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Leicestershire Walk
Old John & Beacon Hill

County/Area - Leicestershire

Author - James Rhodes

Length - 8.8 miles / 14.2 km

Ascent - 900 feet / 273 metres

Time - 5 hours 20 minutes

Grade - easy/mod

Start - OS grid reference SK523098
Lat 52.683378 // Long -1.227788
Postcode LE6 0HB (approx. location only)

Walk Route Description

Photo from the walk - Old John & Beacon Hill Photo from the walk - Old John & Beacon Hill Photo from the walk - Old John & Beacon Hill Photo from the walk - Old John & Beacon Hill Photo from the walk - Old John & Beacon Hill Photo from the walk - Old John & Beacon Hill
Click thumbnails for larger images.

This circular walk climbs two of Leicestershire's most popular hills, also visiting Ulverscroft Priory and the pretty village of Newtown Linford. Although there are two fairly long climbs, the paths are very clear and the going easy throughout. Bradgate Park and Beacon Hill can both be very busy on summer weekends, and those seeking peace might prefer this walk in the week. The walk is described from the large pay-and-display car-park serving Bradgate Park in Newtown Linford, but there are several other car-parks close to the route and also limited street parking in both Newtown Linford and Woodhouse Eaves.

Old John & Beacon Hill Old John & Beacon Hill Old John & Beacon Hill Old John & Beacon Hill Old John & Beacon Hill Old John & Beacon Hill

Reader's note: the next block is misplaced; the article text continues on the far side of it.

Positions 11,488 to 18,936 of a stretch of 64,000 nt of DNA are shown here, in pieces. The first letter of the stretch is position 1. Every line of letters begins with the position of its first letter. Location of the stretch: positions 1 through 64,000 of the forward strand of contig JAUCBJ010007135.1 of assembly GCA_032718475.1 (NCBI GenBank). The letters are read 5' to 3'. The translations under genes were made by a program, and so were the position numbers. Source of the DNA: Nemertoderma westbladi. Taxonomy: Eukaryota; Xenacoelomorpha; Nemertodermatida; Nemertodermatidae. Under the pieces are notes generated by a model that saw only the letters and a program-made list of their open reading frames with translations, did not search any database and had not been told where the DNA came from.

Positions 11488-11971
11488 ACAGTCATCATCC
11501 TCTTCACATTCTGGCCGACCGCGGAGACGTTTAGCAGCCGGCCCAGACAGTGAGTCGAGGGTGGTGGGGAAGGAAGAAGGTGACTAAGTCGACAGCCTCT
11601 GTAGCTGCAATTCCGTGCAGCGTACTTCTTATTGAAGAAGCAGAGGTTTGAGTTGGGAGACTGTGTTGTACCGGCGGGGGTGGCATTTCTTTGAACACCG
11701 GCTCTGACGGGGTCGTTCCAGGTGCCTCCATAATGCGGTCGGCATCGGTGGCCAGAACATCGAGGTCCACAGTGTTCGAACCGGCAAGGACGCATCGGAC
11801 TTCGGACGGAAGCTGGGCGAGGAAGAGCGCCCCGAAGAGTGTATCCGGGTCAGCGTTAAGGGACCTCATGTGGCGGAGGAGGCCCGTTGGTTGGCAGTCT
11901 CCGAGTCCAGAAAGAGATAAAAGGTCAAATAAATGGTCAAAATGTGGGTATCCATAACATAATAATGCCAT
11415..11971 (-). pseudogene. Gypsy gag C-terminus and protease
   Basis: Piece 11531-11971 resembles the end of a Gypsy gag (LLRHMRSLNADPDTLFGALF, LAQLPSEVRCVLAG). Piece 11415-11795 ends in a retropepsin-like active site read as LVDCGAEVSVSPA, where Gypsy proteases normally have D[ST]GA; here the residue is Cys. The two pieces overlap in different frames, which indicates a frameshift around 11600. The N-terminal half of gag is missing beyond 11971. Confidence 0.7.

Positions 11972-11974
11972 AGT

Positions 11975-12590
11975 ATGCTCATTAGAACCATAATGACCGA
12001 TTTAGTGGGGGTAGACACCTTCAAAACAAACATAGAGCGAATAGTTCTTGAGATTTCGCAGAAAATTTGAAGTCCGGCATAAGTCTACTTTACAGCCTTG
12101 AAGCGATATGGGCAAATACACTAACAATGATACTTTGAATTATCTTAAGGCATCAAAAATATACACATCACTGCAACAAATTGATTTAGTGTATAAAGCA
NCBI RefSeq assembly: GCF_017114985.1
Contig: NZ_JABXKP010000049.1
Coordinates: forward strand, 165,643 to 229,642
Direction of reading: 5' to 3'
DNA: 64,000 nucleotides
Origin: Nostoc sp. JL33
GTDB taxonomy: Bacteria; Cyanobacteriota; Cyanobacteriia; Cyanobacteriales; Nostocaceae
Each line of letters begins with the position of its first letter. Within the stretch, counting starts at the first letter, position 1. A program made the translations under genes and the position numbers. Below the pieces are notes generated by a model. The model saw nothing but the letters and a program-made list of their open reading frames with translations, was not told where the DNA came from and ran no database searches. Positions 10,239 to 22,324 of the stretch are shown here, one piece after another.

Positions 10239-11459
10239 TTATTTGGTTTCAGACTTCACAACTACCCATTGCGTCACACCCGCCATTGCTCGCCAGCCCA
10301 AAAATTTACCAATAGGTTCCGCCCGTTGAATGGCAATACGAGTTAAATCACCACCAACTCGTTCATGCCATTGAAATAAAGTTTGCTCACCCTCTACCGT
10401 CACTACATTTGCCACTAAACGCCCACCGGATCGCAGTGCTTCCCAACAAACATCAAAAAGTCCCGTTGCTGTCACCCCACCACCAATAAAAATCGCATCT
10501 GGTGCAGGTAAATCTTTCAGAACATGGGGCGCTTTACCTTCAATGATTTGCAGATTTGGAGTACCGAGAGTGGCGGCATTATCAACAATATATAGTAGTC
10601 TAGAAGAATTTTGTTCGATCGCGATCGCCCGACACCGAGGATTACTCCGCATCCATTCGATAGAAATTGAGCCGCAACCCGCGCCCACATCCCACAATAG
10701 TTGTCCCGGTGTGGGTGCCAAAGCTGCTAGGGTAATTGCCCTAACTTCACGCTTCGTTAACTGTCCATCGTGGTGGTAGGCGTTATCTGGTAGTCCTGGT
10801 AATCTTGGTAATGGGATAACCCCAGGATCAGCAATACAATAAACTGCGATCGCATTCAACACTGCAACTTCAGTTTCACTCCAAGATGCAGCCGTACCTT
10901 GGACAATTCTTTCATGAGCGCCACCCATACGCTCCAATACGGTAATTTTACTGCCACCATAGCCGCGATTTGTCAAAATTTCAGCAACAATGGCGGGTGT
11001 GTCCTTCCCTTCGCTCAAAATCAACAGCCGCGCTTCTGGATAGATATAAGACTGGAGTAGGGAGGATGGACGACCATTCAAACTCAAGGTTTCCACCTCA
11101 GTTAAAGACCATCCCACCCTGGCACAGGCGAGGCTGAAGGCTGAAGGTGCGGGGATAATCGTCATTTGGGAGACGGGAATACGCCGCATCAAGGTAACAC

Click thumbnails for larger images.

Leave the car-park on the main driveway to the north and then immediately cut left on the clear bridle-track heading gradually uphill into Bradgate Park. After 200yds or so, take one of a number of forks right onto clear paths through the heathland heading quite steeply up to the little copse, Tyburn, at the highest point of the horizon. This is a very pleasant shady and quiet spot even when the rest of the park is busy. Veer right out of the copse to join a very wide and worn track north towards the obelisk-topped hill ahead; the gradient is slightly easier and the path more pleasant if you slant left onto a narrower path about halfway there. The obelisk commemorates the dead of the two World Wars, and this is a good point both for reflection and to take in the views of the rest of the park. Bradgate Park is lovely walking territory, and you can easily spend hours here tramping around the many good paths between the hills and spinneys, with many half-wild deer inhabiting the eastern areas of the park.

Skirt to the right of the small copse to the north of the memorial and then steeply uphill to the top of Old John. This rock-topped hill is named after the impressive tankard-shaped tower on its summit, an 18th-century folly. Next, head downhill towards the gate at the north-west corner of the park and go through the carpark to emerge at a road junction. Head across here and onto Benscliffe Road, turning right after 200yds onto the waymarked ( 'Leicestershire Round') path heading downhill through Rough Hill Wood. Stay on the main track where it forks to emerge from the woods onto a golf-course. The next part of the walk is a little bit of a trial as the right-of way spends a good distance crossing the fairways - keep to the waymarks (of which there are many, with the path also being worn and clear on the ground) and show due respect for the players.